The term blanc de blancs refers to wines made exclusively from white grapes, so in champagnes the grape is in most cases Chardonnay (techically, a wine made of the other approved white varieties, such as Arbane and Petit Meslier, could also be labeled blanc de blancs). Blanc de blancs is a popular style; for example, the Côte des Blancs region is almost entirely dedicated to this grape and, consequently, local grower-producers automatically concentrate on blanc de blancs.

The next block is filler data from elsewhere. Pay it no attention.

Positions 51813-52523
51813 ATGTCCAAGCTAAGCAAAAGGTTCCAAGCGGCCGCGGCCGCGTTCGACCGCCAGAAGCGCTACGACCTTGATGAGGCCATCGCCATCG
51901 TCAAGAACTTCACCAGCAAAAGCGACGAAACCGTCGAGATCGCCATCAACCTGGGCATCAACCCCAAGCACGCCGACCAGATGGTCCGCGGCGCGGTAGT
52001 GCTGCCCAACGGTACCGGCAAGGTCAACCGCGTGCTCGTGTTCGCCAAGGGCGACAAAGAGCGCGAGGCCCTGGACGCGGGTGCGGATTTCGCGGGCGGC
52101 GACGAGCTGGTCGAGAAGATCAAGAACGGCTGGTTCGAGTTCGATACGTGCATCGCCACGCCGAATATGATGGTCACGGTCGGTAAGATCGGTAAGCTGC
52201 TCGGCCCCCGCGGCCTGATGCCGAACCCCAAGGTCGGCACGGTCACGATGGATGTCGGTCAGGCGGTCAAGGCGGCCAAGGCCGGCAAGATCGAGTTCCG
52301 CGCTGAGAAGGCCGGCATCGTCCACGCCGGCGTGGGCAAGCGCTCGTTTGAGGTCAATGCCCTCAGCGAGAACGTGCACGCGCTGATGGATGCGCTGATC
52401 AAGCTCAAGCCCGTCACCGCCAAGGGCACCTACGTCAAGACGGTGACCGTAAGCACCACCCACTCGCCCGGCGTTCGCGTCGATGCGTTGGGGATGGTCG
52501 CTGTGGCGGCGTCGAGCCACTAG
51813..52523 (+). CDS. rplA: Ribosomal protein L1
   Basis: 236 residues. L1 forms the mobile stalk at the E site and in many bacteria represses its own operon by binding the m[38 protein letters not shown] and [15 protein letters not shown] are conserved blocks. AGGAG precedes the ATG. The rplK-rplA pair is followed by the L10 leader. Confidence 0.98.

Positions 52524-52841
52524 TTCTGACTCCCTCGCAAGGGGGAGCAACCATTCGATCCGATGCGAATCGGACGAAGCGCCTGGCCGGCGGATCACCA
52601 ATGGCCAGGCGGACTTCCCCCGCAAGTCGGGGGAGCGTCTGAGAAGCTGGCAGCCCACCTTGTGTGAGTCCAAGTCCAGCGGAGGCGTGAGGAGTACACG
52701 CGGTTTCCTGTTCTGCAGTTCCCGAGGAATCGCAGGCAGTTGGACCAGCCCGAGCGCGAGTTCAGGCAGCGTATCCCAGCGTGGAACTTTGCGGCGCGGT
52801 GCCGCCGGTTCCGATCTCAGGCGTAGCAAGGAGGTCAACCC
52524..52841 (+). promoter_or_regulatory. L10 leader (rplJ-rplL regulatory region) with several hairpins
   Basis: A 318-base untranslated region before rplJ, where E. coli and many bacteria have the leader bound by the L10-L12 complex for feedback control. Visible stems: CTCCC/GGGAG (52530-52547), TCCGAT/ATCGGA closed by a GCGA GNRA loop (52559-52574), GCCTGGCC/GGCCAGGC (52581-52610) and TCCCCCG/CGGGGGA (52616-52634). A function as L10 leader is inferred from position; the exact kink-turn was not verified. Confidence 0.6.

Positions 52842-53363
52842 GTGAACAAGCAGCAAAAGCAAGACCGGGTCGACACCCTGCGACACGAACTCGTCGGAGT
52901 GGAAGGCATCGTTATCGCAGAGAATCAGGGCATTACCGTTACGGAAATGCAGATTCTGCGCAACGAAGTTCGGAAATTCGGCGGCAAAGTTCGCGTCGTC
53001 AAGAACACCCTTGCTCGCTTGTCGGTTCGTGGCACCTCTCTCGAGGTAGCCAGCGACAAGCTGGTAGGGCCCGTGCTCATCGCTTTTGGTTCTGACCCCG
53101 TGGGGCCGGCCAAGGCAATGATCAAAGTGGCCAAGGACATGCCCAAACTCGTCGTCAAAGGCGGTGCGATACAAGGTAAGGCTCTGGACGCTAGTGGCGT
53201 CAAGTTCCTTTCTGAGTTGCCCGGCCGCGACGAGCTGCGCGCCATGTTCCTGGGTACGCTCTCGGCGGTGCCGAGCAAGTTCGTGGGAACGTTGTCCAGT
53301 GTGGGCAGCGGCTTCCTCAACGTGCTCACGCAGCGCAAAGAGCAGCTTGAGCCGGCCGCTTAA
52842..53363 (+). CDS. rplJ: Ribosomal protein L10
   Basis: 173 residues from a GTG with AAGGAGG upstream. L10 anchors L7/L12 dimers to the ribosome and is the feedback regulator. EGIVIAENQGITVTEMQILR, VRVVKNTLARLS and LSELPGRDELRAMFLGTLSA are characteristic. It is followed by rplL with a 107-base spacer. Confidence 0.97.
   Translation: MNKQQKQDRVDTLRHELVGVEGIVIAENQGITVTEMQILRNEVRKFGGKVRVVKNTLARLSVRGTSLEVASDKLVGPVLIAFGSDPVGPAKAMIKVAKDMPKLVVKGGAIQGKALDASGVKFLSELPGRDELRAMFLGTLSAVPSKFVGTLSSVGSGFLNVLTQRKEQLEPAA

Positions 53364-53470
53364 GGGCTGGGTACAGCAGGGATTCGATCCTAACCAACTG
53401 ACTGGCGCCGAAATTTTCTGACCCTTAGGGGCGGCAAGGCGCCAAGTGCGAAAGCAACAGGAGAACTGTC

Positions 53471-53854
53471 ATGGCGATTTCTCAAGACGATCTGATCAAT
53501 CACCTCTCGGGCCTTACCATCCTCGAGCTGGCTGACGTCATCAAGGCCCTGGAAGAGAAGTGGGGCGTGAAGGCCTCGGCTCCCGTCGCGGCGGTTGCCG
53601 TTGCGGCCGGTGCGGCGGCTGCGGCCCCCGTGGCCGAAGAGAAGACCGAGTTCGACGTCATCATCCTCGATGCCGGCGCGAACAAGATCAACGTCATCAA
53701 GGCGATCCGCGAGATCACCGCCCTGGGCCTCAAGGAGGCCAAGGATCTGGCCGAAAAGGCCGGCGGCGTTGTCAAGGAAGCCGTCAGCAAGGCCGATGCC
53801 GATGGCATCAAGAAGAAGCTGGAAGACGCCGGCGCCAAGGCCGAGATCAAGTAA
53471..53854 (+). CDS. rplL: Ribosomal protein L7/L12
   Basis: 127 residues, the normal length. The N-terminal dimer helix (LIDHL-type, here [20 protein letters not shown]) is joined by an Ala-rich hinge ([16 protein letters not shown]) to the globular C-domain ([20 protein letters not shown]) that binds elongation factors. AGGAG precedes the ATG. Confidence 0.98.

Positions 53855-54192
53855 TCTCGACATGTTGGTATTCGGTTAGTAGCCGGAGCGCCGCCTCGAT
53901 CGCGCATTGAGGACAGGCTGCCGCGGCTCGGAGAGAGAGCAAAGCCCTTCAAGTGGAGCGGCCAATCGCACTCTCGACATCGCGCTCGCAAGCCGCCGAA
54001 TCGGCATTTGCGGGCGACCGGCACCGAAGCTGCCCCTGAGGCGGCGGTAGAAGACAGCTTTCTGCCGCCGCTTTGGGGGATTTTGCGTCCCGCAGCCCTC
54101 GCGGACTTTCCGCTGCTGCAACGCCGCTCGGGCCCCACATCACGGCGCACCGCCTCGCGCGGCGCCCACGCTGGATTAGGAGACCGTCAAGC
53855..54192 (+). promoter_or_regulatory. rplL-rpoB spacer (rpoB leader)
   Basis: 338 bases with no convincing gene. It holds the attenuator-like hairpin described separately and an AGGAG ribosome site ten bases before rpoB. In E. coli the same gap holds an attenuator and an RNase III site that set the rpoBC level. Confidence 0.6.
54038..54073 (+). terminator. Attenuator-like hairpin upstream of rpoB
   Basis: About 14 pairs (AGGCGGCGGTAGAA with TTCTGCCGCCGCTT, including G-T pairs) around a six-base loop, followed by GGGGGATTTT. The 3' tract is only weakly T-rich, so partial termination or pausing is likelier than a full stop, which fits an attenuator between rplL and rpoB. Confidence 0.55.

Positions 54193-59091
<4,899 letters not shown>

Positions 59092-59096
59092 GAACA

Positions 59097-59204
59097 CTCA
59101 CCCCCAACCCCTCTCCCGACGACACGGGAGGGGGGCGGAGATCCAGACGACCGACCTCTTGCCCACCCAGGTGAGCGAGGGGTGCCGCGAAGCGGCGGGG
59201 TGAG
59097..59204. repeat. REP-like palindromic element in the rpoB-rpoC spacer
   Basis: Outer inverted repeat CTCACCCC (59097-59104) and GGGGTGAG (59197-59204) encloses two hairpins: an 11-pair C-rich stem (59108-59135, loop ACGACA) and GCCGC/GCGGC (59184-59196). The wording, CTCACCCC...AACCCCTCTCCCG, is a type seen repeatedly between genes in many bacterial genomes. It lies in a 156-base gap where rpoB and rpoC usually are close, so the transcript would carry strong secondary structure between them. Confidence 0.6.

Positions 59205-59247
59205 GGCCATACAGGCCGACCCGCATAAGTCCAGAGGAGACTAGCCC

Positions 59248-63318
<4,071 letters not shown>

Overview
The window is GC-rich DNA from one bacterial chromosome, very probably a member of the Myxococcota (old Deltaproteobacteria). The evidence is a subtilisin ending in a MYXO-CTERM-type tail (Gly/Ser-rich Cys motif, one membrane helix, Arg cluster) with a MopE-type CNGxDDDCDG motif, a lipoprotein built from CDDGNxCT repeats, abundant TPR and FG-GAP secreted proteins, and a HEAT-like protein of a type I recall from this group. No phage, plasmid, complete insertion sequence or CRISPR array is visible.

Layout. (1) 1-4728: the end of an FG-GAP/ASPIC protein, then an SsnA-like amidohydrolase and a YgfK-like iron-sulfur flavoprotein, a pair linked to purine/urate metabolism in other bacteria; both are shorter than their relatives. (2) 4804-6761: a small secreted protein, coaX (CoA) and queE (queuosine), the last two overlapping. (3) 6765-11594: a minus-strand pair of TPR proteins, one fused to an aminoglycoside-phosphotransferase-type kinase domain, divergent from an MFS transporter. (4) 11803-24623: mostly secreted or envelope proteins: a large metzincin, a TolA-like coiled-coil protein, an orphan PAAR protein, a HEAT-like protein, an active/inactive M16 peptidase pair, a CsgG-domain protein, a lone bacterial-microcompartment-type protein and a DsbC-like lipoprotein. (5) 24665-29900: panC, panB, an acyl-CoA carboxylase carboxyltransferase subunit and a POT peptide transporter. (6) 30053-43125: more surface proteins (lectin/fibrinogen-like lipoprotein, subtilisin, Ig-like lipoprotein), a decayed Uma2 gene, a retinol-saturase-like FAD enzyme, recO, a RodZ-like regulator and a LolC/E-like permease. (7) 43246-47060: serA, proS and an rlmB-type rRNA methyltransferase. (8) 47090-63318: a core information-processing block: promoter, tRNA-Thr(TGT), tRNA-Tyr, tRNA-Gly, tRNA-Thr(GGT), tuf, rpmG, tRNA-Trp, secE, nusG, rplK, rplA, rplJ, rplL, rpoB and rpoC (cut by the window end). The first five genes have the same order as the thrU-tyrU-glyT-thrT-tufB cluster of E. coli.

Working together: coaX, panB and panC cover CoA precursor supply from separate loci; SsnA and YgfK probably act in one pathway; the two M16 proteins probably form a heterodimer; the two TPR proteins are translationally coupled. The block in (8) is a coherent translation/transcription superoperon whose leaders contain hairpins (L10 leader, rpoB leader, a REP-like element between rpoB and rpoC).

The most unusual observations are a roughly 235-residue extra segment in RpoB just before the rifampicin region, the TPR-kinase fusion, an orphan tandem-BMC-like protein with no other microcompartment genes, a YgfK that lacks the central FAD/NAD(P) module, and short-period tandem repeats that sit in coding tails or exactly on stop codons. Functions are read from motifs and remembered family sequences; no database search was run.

Being an elegant and fruit-driven grape, Chardonnay works very well unblended. At a young age, the wines may be pronouncedly acidic and feature a linear, even bony structure. With ageing, Chardonnay soon develops a lovely, toasty aroma and creamy texture. The young wines can be aggressive, and therefore many producers keep the pressure of Chardonnay champagnes slightly lower. These wines used to be called Crémant – for example, Mumm de Cramant was previously named Crémant de Cramant – but nowadays this term is reserved for sparkling wines made in other wine regions of France using the traditional method.